THURSDAY, Sept. 23, 2021 (HealthDay News) -- Insulin resistance can make you more than twice as likely to develop major depression, even if you haven't developed full-blown diabetes, a new study reports.
Initially healthy people who later developed prediabetes were 2.6 times more likely to come down with major depression during a nine-year follow-up period, according to the findings.
"The insulin-resistant folks had two to three times the rate of developing depression," said lead researcher Kathleen Watson, a postdoctoral scholar at Stanford University.
Previous studies have shown a relationship between insulin resistance and depression, but this is one of the first to show that people who developed insulin resistance were more likely to become depressed later, Watson said.
It's troubling news for a major segment of Americans at increased risk for diabetes.
About 1 in 3 U.S. adults (more than 88 million) is estimated to have prediabetes, a condition where insulin resistance and blood sugar levels are increasing but there's still time to ward off the development of type 2 diabetes, according to the U.S. Centers for Disease Control and Prevention.
For the study -- published Sept. 23 in the American Journal of Psychiatry -- Watson and her colleagues analyzed data on more than 600 participants in a long-term Netherlands study of depression and anxiety. The people, average age 41, had never been troubled by depression or anxiety when they entered the study.
Regular physical exams allowed researchers to track three measures of insulin resistance -- fasting blood sugar levels, waist circumference, and their ratio of triglycerides to "good" HDL cholesterol. The participants also underwent regular psych evaluations.
The human body relies on insulin, a hormone produced by the pancreas, to convert blood sugar into energy. If your blood sugar levels remain high, your cells can become less able to use insulin to convert sugar to energy. That's insulin resistance.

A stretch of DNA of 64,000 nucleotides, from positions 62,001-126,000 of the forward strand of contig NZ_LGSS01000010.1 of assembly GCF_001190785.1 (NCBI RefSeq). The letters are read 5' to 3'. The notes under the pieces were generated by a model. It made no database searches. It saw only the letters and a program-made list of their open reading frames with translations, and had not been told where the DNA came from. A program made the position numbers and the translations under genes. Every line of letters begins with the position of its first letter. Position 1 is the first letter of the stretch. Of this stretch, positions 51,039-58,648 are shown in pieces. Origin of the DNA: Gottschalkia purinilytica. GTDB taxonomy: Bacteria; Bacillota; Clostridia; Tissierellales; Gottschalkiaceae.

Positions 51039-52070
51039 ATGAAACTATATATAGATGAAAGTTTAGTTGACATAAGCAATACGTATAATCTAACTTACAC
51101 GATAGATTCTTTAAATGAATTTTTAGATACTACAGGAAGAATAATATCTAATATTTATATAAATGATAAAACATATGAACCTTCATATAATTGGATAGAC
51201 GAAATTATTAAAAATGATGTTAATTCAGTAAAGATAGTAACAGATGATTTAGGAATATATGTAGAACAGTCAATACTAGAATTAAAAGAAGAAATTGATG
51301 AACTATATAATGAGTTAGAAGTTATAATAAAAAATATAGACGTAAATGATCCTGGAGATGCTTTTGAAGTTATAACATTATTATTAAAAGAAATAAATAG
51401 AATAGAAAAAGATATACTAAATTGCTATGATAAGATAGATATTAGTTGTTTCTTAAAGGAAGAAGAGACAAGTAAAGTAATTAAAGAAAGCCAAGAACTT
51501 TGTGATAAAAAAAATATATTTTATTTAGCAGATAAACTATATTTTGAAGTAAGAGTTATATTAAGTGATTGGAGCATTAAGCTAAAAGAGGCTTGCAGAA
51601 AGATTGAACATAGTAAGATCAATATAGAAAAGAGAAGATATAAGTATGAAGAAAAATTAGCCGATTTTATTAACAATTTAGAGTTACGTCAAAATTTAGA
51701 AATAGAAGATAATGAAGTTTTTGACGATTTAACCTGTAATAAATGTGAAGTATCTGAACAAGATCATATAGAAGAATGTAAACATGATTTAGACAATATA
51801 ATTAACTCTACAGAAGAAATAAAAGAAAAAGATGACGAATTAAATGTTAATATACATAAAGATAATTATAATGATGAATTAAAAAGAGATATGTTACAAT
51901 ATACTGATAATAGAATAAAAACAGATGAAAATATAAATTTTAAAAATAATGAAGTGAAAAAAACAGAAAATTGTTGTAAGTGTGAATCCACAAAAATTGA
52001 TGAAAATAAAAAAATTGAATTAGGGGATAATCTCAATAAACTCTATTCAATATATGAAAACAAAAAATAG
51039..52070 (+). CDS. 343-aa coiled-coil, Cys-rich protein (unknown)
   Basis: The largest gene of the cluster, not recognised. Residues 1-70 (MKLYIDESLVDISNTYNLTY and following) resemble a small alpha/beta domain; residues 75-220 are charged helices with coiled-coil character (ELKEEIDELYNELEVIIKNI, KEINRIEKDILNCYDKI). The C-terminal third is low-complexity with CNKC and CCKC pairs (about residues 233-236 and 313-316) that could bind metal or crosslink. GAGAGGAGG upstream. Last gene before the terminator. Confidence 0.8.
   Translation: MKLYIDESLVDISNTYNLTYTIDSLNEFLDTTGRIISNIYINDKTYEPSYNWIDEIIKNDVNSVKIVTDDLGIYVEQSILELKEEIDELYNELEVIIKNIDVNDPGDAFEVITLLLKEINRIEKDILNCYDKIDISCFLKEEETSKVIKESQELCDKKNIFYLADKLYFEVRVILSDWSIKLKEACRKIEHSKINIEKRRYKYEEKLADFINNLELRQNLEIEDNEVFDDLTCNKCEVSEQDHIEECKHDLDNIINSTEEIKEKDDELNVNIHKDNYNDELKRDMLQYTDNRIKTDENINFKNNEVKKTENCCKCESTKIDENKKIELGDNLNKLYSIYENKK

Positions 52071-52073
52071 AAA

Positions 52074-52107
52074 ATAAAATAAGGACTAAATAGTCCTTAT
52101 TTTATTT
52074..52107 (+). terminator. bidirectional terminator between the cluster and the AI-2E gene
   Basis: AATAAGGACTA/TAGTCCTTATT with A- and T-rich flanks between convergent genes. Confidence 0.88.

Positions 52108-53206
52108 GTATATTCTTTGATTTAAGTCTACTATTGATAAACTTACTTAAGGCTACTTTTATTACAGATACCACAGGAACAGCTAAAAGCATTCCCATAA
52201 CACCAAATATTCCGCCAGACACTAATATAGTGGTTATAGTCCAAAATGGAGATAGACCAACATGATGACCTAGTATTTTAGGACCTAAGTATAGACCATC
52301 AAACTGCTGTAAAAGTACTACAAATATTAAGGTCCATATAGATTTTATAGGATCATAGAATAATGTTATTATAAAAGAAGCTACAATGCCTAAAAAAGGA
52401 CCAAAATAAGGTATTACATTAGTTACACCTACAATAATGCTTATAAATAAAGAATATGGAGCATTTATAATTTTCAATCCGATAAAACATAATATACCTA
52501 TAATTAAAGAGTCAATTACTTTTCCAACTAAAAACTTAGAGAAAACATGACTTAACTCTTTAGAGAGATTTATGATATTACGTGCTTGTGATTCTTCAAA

Eventually the body reaches a tipping point where insulin resistance is so strong that the body loses its ability to lower blood sugar levels without the aid of medication. That's when a person is diagnosed with type 2 diabetes.
As participants in this study became more insulin resistant over time, they grew more significantly at risk for depression, researchers found:
Every unit increase in the triglyceride-to-HDL ratio was linked to an 89% increased rate of depression.
Every 2-inch increase in belly fat was associated with an 11% higher rate of depression.
Every increase of 18 milligrams per deciliter in fasting blood sugar levels was linked to a 37% higher rate of depression.
Watching this evolution over time is "considered a stronger measure than just surveying a bunch of people with insulin resistance and seeing how many are depressed," said Dr. Timothy Sullivan, chair of psychiatry and behavioral sciences at Staten Island University Hospital in New York City. He was not involved in the study.
There are a couple of ways that insulin resistance could promote depression, Watson and Sullivan said.
Insulin resistance causes inflammation, and the biochemicals released during inflammation might have some effect on brain chemistry.
"Most would agree there is increasing evidence and interest in the role of inflammation in the development of depression," Sullivan said. "It's a topic that's still being studied."
It's also possible that insulin itself plays a role in brain health, and resistance to the hormone might throw your mood out of whack, Watson said.
For example, some receptors in your brain that respond to insulin also interact with cortisol, the "fight-or-flight" stress hormone, Watson said.
One other possibility is that insulin resistance and depression share a number of common lifestyle risk factors, Sullivan said -- excess weight, lack of exercise and unhealthy habits.
These study results raise the possibility that some people develop depression specifically because of their metabolism, Watson said.
Folks who are prediabetic can help ward off both diabetes and depression by taking steps to lower their blood sugar, Watson and Sullivan said. Eating right, exercising and reducing intake of alcohol and sugar all can help you maintain a healthy blood sugar level.
"I hope that we will have more specific answers going forward, because this covers a lot of people, right?" Watson said. "We need to know whether we can prevent the development of depression if we know someone's at risk, in this specific population. If we know that they're insulin resistant and they're at higher risk for developing depression, what can we do to reverse that?"
The U.S. National Institutes of Health has more about insulin resistance and prediabetes.
SOURCES: Kathleen Watson, PhD, postdoctoral scholar, Stanford University, Stanford, Calif.; Timothy Sullivan, MD, chair, psychiatry and behavioral sciences, Staten Island University Hospital, New York City; American Journal of Psychiatry, Sept. 23, 2021